office workers, legal advisors and others—can fill key support posi-
tions.
In Arizona, there are nine MRC units located in the counties of
Cochise, Coconino, La Paz, Maricopa, Mohave, Navajo, Yavapai,
and Yuma. There is also an MRC of Southern Arizona.
If you are interested in joining your local MRC unit, the contact list
and information is located in Appendix V.

Source: www.medicalreservecorps.gov/About

  A RIZONA M EDICAL A SSOCIATION                        P AGE 17
Disaster Preparedness and Awareness Guide for Practicing Physicians

The Role of the Practicing Physician in a Disaster
Hospital Staff Training
If you are a physician practicing at a hospital, we advise you to fa-
miliarize yourself with the hospital’s emergency protocols and to
participate in disaster response training that may be offered.
It is also recommended that privately practicing physicians acquaint
themselves with the disaster response protocol designed by those
community hospitals one might expect to use as a resource in the
event of a disaster. In anticipation of massive hospital surge, hospi-
tals are developing alternate care site plans.

      A RIZONA M EDICAL A SSOCIATION                     P AGE 18
Disaster Preparedness and Awareness Guide for Practicing Physicians

The Role of the Practicing Physician in a Disaster
Arizona’s Emergency System for Advanced Registration
of Volunteer Health Professionals (AZ-ESAR-VHP)
This system allows qualified, competent volunteer health care pro-
fessionals and emergency medical response teams to augment hospi-
tals and other medical entities to meet crisis and surge capacity
needs during a disaster and/or public health incident.
What you need to know …
•    AZ-ESAR-VHP is a database system used to register, verify the
     qualifications of and credential health care professionals who
     volunteer to participate in the medical response to a disaster
     and/or public health emergency.
•    The main purpose of AZ-ESAR-VHP is to register and creden-
     tial qualified health care professionals before an emergency so
     that appropriate volunteers can be contacted at the time of an
     incident.
•    AZ-ESAR-VHP will first verify the credentials of priority pro-
     fessionals (e.g., physicians, RNs, pharmacists, psychologists,
     etc.).
•    Volunteers retain the right to decline participation.
•    Volunteers are advised to prepare for emergencies/disasters by
     assembling emergency kits for the home, car and office; devel-
     oping a family communications plan; and staying informed.
•    Professional liability and workers compensation protection is
     available for volunteers enrolled in the program during a de-
     clared state of emergency or public health emergency.
•    In a large-scale disaster, an effort will be made to place volun-
     teers in positions relative to their skills.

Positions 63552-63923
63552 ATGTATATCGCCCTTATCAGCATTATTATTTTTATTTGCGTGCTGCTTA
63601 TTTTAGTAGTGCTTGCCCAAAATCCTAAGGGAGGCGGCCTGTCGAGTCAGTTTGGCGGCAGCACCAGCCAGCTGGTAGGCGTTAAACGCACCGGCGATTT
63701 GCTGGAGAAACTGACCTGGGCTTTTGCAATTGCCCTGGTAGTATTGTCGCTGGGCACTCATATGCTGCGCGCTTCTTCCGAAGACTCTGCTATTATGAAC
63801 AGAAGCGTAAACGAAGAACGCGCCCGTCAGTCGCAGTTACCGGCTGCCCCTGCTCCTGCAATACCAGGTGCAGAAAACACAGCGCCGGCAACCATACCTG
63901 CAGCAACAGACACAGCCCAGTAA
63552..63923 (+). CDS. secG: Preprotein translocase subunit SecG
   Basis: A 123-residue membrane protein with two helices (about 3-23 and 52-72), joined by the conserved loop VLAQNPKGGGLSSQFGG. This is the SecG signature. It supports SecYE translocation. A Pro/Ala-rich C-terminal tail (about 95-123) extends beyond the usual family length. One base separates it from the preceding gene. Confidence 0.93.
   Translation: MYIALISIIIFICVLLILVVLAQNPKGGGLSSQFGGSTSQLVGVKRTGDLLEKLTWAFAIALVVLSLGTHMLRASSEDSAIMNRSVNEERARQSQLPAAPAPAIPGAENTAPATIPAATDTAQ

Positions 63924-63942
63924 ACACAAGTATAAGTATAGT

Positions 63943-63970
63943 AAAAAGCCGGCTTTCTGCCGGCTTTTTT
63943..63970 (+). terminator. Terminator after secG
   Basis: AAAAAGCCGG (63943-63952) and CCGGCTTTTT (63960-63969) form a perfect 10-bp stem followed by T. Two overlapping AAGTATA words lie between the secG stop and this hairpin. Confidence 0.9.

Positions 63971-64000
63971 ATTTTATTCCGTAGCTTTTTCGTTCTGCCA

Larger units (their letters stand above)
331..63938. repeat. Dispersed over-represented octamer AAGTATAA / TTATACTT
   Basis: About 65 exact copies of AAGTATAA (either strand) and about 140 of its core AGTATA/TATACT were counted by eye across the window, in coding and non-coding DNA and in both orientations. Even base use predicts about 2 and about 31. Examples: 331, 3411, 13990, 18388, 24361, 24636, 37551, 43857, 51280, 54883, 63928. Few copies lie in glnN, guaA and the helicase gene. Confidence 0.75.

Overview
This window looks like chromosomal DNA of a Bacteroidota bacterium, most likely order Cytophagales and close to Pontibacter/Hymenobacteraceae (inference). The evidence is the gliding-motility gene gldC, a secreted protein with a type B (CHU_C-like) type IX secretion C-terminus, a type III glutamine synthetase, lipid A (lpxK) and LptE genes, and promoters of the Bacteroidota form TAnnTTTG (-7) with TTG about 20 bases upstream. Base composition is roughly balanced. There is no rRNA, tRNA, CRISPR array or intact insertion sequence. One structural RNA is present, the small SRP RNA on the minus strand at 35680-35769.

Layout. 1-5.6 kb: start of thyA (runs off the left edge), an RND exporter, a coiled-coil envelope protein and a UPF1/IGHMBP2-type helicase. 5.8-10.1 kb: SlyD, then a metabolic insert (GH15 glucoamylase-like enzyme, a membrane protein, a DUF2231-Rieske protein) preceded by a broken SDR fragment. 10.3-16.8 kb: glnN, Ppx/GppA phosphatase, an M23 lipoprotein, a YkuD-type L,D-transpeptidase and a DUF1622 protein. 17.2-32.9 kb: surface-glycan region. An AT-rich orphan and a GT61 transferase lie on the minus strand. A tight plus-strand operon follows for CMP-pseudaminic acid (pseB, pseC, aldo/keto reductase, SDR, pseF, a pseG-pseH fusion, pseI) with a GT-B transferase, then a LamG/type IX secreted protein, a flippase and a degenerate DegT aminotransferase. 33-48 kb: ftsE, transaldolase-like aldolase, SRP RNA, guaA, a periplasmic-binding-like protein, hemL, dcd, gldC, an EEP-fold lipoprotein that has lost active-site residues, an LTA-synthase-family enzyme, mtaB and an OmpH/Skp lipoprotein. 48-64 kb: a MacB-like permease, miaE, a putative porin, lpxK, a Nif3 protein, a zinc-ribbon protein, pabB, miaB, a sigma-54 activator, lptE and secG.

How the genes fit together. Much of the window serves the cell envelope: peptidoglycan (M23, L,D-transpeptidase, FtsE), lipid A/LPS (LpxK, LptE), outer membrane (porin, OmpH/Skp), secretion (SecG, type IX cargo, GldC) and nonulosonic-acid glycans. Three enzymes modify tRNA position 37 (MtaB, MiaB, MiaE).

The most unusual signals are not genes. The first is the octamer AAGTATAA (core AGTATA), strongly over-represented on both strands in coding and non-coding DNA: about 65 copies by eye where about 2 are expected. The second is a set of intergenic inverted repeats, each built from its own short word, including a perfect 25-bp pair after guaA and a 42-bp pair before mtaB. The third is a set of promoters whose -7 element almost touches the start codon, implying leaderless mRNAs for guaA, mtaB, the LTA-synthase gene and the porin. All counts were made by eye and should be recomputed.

A RIZONA M EDICAL A SSOCIATION                        P AGE 19
Disaster Preparedness and Awareness Guide for Practicing Physicians

The Role of the Practicing Physician in a Disaster
How can I participate in AZ-ESAR-VHP?
•    Volunteers must posses a valid state healthcare professional li-
     cense, registration or certification, as applicable.
•    Physicians will provide personal contact information and a self
     assessment of specialty specific capabilities and credentials.
What is the role of the State?
•    ADHS/Bureau of Emergency Preparedness and Response
     (BEPR) will develop, implement and administer AZ-ESAR-
     VHP.
•    ADHS/BEPR is collaborating with state and local stakeholders
     and community healthcare partners to construct the statewide
     AZ-ESAR-VHP system.
•    Arizona is required to develop an electronic system based on
     federal technical guidelines for managing professional health
     care volunteer data.
•    The electronic system must be built to current security and
     confidentiality standards and must include requirements for
     redundancy.
•    Volunteer information will be maintained in a central secure
     database and will only be used to engage you in disaster emer-
     gency activities. Under no circumstances will the information
     be sold or shared with an entity that is not part of the program.
•    Additional information is available from ADHS/BEPR at 602-
     364-3289.

    A RIZONA M EDICAL A SSOCIATION                        P AGE 20
Disaster Preparedness and Awareness Guide for Practicing Physicians

The Role of the Practicing Physician in a Disaster
Triage of Emergency Medical and Trauma Patients in AZ
During a disaster, the term “triage” describes something different
from the routine practice of identifying patients that need to be
transported to the hospital first or be provided immediate care in an
emergency room setting.
                           The type of triage used in a mass casualty